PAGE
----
Historian Laurel Thatcher Ulrich once wrote, “Well-behaved women seldom make history.” That short statement has since become a rallying cry for women around the world. It’s the perfect quote to keep in mind throughout the month of March as we celebrate Women’s History Month and the many female “troublemakers” who have helped to improve our society and our freedoms. The quote is even featured in a beautiful display located across from our new DVD section and created by our Reference Department highlighting trailblazing women you may or may not have heard of, including Ruth Bader Ginsburg and Nellie Bly. In fact, that’s truly one of the best parts of months like these: discovering lesser-known historical figures. As a librarian in our Children’s Department, I walk by our current display of picture book biographies of women every day, and it’s always exciting to see a new name. For instance, just last week I showed a second grade class a biography of Mary Edwards Walker, a surgeon during the Civil War and the only woman to have won the Medal of Honor. I had never heard of Mary Walker before seeing that book! There’s also the book Pies from Nowhere about Georgia Gilmore, a cook in Montgomery, Alabama who used her talent to fundraise in support of the bus boycotts. Again, I had never heard of Georgia Gilmore. With just a smidgen of effort (ahem, like *checking out a library book*, ahem), we can uncover countless daring, extraordinary individuals who changed our nation.
In conjunction with Women’s History Month and this year’s selection for Long Island Reads, which is the novel The Female Persuasion by Meg Wolitzer, the Levittown Public Library will also be featuring a great array of dynamic programs focused on well-known women and women’s rights. Information for all of our programs and services for March and April can be found in our newsletter, including complete details on registration dates and how to go about signing up or receiving tickets for any of the programs listed below.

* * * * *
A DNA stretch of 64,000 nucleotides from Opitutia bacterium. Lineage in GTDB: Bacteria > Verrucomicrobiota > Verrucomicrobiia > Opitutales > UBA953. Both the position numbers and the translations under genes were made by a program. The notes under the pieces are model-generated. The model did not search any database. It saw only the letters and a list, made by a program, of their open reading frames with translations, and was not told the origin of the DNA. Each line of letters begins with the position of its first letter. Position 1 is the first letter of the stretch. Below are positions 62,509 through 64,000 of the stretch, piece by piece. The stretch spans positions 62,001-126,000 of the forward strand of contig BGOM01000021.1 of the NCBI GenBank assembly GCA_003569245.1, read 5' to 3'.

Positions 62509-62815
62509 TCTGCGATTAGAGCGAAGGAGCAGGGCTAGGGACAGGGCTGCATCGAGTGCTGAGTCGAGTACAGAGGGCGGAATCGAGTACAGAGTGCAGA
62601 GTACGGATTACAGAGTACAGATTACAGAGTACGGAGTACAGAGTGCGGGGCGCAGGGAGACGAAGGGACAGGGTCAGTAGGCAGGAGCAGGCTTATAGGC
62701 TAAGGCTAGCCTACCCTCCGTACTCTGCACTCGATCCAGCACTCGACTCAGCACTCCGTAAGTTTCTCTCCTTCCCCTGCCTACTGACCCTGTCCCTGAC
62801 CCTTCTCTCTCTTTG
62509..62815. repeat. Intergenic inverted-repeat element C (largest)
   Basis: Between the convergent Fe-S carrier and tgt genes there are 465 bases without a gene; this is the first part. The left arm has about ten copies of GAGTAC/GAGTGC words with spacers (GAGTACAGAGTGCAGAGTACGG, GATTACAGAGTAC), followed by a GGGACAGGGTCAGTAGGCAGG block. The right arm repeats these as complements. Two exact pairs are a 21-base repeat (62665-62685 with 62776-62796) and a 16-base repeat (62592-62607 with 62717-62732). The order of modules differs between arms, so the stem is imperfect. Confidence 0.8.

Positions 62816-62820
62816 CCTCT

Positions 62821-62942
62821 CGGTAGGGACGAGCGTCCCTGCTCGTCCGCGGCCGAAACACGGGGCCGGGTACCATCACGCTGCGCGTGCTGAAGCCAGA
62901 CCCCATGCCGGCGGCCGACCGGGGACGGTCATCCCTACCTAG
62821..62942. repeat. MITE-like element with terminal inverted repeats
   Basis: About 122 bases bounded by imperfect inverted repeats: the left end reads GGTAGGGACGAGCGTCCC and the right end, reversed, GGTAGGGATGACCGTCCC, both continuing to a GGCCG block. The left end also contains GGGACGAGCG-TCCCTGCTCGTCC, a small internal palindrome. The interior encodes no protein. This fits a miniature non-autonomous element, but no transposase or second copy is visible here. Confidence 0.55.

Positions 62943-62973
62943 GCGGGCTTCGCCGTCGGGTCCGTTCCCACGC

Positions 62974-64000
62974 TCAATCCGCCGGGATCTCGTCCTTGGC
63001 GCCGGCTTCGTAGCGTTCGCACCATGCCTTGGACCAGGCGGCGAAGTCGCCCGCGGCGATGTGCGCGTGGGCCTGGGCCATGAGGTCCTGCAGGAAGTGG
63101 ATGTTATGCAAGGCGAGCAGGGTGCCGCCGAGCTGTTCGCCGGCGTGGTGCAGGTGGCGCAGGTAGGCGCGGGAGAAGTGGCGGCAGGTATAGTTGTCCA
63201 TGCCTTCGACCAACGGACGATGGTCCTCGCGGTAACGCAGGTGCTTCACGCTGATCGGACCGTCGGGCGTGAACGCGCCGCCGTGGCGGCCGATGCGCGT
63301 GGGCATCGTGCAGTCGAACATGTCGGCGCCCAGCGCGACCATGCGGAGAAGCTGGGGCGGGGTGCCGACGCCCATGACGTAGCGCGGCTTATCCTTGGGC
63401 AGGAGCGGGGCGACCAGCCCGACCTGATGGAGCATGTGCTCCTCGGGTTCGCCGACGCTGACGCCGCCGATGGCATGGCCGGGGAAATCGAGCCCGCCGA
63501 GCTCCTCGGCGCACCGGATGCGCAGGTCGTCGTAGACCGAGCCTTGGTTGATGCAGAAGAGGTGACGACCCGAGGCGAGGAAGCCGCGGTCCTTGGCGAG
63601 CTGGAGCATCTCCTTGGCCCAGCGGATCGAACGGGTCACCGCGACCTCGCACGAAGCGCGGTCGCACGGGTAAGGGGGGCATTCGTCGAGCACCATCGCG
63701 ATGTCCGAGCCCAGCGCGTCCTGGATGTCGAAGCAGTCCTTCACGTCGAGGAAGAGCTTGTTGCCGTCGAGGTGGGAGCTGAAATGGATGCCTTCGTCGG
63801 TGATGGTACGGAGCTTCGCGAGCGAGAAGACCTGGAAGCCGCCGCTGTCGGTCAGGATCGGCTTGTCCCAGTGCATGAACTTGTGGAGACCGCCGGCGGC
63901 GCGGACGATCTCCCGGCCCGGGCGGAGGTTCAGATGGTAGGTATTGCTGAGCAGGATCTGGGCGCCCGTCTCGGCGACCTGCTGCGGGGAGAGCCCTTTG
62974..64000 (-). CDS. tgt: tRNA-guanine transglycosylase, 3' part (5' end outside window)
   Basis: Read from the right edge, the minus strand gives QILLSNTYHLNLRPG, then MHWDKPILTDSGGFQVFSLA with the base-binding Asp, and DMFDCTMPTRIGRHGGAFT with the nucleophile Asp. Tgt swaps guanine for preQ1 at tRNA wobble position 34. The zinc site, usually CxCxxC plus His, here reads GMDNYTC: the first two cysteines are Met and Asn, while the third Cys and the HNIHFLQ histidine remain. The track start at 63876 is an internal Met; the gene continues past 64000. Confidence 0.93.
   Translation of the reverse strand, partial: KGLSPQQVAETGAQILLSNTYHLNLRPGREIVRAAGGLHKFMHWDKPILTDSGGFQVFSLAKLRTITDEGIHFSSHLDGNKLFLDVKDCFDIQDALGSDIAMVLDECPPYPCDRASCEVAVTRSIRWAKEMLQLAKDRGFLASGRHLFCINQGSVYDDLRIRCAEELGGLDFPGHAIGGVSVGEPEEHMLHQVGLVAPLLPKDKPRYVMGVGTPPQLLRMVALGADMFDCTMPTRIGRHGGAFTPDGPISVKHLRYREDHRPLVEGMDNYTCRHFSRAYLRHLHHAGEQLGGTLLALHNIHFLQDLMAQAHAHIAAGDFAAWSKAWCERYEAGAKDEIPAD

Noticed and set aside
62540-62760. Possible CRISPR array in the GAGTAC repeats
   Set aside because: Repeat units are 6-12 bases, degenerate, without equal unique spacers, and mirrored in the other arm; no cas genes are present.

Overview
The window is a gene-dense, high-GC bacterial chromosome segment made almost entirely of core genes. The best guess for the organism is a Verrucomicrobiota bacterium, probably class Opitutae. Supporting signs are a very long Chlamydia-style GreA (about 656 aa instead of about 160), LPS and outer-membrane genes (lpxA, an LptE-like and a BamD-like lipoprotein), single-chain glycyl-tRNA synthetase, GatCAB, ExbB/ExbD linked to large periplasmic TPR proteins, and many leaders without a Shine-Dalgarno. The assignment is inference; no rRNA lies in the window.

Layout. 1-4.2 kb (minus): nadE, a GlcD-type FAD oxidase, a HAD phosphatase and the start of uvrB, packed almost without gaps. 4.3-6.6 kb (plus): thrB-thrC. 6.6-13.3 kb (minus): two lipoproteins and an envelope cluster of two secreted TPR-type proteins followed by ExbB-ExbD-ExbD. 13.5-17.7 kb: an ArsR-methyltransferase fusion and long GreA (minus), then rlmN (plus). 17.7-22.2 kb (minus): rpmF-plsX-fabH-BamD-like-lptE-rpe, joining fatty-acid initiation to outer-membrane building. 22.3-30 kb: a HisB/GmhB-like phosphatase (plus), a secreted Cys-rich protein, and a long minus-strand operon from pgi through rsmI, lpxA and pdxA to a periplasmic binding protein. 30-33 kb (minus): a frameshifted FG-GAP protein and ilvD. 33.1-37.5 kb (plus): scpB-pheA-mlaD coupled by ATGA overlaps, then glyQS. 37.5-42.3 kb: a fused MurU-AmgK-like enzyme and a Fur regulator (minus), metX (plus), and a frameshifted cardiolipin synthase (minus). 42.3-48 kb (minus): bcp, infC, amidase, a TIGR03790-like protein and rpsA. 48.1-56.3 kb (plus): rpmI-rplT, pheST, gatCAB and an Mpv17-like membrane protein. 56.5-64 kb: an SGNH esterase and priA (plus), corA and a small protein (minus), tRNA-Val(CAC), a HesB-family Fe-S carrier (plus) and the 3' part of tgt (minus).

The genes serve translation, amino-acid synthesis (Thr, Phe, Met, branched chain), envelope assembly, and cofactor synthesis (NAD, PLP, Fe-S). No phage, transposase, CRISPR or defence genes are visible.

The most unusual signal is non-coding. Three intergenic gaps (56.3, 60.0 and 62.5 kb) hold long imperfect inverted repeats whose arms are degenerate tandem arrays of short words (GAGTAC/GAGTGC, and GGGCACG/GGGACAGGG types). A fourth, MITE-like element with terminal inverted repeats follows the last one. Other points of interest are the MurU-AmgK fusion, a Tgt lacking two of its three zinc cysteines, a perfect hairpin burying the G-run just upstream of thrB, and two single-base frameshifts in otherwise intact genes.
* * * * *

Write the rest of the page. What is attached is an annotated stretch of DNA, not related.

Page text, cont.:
If you’re looking to learn something new, we have some amazing informational events during the months of March and April. On Wednesday, March 20th, Nassau County District Attorney Madeline Singas spoke about her career in a talk sponsored by the League of Women Voters. The following day, on Thursday, March 21st, Marilyn Carmino presented a visual historical account of America’s first ladies, from the period of Eleanor Roosevelt to Jackie Kennedy.
We also have several programs tailored to Long Island Reads, including a lecture from activist Donna Kaz (Tuesday, April 2nd at 7:00 p.m.), a presentation about Dame Helen Mirren from Marilyn Carmino (Thursday, April 4th at 2:00 p.m.), and a talk from Mary Vahey about trailblazing female artists (Tuesday, April 16th at 2:30 p.m.). If you would rather be entertained with music, we will be hosting two concerts from female musicians. On Friday, April 12th at 7:30 p.m. the Ladies of Liberty will use song to tell the story of women’s rights in America. Two weeks later, on April 28th at 2:00 p.m., Rhonda Denet and the Silver Fox Songs Trio will play a tribute to the Queen of Soul, the one and only Aretha Franklin. In addition to the Long Island Reads pick, our next book discussion selection is also by a female author and centered on female characters: Small Great Things by Jodi Picoult. The discussion for that book will take place on Monday, May 13th at 1:00 p.m. Discussions for The Female Persuasion will take place Monday, April 8th at 1:00 p.m. or Tuesday, April 16th at 7:00 p.m. Author Meg Wolitzer will be speaking at the Plainview-Old Bethpage Library on Sunday, April 7th at 2:00 p.m., so be sure to check the Long Island Reads website for information about ticketing.
The next time you’re at the Library, remember to take an extra moment to discover one of the many incredible women from the past or present unafraid of breaking a few rules along the way.